Activity Trackers and Heart Rate Monitoring

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Activity Trackers and Heart Rate Monitoring

Mass-market activity trackers — which are usually worn around your wrist, and bear the stamp of brands like Fitbit, Basis, and Mio — have surged in popularity in recent years. According to a 2014 survey-based report by accounting firm PwC, 21% of U.S. consumers own one of these devices, and 10% wear it every day. It’s safe to assume that in the past three years, these numbers have only increased.

Earlier this year here at Diabetes Flashpoints, we looked at a study on the effects of wearing a pedometer (step counter) in people with Type 2 diabetes. That study found small but measurable benefits from wearing such a device, including more physical activity and a slightly lower HbA1c level. But another feature that many wearable fitness devices offer — heart rate monitoring — has recently come under some scrutiny.

In a study published last week in the journal Annals of Internal Medicine, researchers looked into the accuracy of the heart rate monitoring on four popular activity trackers. As noted in a HealthDay article on the study, they did this by comparing the readings of the wearable devices with those on an actual electrocardiograph (EKG) while participants exercised on a treadmill, as well as when they were resting.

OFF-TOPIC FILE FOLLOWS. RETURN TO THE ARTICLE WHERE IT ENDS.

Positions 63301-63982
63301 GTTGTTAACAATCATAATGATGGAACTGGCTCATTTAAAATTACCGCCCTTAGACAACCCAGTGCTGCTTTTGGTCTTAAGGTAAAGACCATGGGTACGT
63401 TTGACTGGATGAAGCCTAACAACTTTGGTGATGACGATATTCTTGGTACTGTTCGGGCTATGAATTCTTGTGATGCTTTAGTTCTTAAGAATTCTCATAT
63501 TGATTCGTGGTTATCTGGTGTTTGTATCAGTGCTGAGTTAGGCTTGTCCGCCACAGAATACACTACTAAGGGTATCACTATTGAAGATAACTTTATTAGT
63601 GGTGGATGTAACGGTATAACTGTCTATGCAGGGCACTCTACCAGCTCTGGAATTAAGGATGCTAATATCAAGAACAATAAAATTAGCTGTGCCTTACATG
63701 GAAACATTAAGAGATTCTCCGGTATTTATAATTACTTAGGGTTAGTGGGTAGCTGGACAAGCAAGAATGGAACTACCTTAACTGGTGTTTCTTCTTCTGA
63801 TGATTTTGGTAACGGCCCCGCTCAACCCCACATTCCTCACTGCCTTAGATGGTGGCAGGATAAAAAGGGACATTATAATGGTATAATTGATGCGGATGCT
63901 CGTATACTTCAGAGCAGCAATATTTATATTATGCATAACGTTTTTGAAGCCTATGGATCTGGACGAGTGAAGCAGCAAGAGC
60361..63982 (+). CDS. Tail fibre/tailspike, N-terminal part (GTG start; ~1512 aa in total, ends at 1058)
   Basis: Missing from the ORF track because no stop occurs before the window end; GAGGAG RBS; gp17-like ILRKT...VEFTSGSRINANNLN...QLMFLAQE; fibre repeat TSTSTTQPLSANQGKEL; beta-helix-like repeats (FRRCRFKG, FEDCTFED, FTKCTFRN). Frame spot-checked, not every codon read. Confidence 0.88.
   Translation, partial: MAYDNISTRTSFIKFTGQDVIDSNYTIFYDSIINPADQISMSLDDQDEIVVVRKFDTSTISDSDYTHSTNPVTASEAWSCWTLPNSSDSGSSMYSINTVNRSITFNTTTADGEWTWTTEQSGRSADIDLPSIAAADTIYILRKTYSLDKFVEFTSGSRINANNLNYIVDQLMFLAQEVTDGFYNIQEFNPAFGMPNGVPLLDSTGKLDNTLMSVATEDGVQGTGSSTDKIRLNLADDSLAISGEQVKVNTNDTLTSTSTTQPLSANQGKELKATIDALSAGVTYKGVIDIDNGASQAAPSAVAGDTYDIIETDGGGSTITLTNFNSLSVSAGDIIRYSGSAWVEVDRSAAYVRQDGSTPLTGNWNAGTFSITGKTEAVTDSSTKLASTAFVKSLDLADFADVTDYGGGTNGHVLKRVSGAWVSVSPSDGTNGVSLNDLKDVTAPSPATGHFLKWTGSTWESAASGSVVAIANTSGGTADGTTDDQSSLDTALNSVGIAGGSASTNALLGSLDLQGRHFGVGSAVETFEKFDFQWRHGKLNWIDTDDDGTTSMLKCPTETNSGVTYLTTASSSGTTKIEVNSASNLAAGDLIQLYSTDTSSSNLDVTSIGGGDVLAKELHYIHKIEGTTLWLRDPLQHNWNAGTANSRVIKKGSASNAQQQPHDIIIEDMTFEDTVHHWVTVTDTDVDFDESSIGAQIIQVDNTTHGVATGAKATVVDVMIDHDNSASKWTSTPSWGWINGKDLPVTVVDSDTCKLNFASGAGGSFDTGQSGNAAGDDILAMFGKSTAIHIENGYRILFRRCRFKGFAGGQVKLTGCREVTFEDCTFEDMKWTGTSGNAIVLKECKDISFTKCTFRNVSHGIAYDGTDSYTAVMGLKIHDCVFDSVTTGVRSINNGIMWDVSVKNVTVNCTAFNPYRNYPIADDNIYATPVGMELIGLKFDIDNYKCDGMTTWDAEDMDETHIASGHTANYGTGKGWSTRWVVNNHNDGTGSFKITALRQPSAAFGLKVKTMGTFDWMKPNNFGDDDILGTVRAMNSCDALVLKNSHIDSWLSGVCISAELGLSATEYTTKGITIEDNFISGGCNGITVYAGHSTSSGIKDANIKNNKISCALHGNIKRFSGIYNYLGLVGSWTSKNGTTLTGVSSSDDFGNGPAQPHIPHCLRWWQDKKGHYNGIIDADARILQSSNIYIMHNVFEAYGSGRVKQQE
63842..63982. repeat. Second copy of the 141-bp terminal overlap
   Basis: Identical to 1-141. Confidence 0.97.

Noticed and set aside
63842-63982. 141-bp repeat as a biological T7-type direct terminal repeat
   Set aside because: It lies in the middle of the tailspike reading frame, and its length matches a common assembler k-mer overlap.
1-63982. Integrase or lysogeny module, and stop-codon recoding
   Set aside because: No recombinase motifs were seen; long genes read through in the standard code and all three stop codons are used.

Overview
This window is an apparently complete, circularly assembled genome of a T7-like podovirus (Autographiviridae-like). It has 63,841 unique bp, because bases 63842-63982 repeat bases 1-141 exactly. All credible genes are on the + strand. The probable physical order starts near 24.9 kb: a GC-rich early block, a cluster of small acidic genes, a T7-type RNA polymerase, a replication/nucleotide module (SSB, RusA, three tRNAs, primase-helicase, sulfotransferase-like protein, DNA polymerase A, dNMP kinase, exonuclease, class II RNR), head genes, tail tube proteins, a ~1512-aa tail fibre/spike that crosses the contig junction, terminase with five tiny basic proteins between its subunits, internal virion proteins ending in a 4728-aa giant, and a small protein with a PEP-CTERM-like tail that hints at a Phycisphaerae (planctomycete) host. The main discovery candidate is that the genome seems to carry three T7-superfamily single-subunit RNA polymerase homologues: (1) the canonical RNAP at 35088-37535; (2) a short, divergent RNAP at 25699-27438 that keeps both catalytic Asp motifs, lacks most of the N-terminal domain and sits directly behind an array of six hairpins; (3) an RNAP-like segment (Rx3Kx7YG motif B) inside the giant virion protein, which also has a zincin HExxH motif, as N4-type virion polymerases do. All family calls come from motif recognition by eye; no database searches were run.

When participants were at rest, the accuracy of the wearable devices varied somewhat, but not enough to cause much alarm. But when participants exercised on the treadmill at 65% of their maximum heart rate (defined as 220 beats per minute minus the participant’s age), the devices were substantially less accurate. One device overestimated participants’ heart rate by as much as 39 beats per minute, while another underestimated it by as much as 41 beats per minute. This is particularly worrying because most people presumably care more about their heart rate while they’re exercising rather than at rest, and they may make exercise decisions based on their device’s readings.

It’s important to note, though, that the devices weren’t consistently inaccurate — meaning that most of the time, their readings were different from those of the EKG by less than 39 beats per minute. Given that no critical medical decisions will be made using wearable fitness devices, it’s certainly possible that most people wouldn’t mind the level of inaccuracy associated with their readings.

What’s your take on activity trackers — do you use one? Have you tried using its heart rate monitor, if it has one? Have you found this feature to be useful while you exercise, or even when you’re at rest? Does the possibility of inaccurate readings bother you? Leave a comment below!

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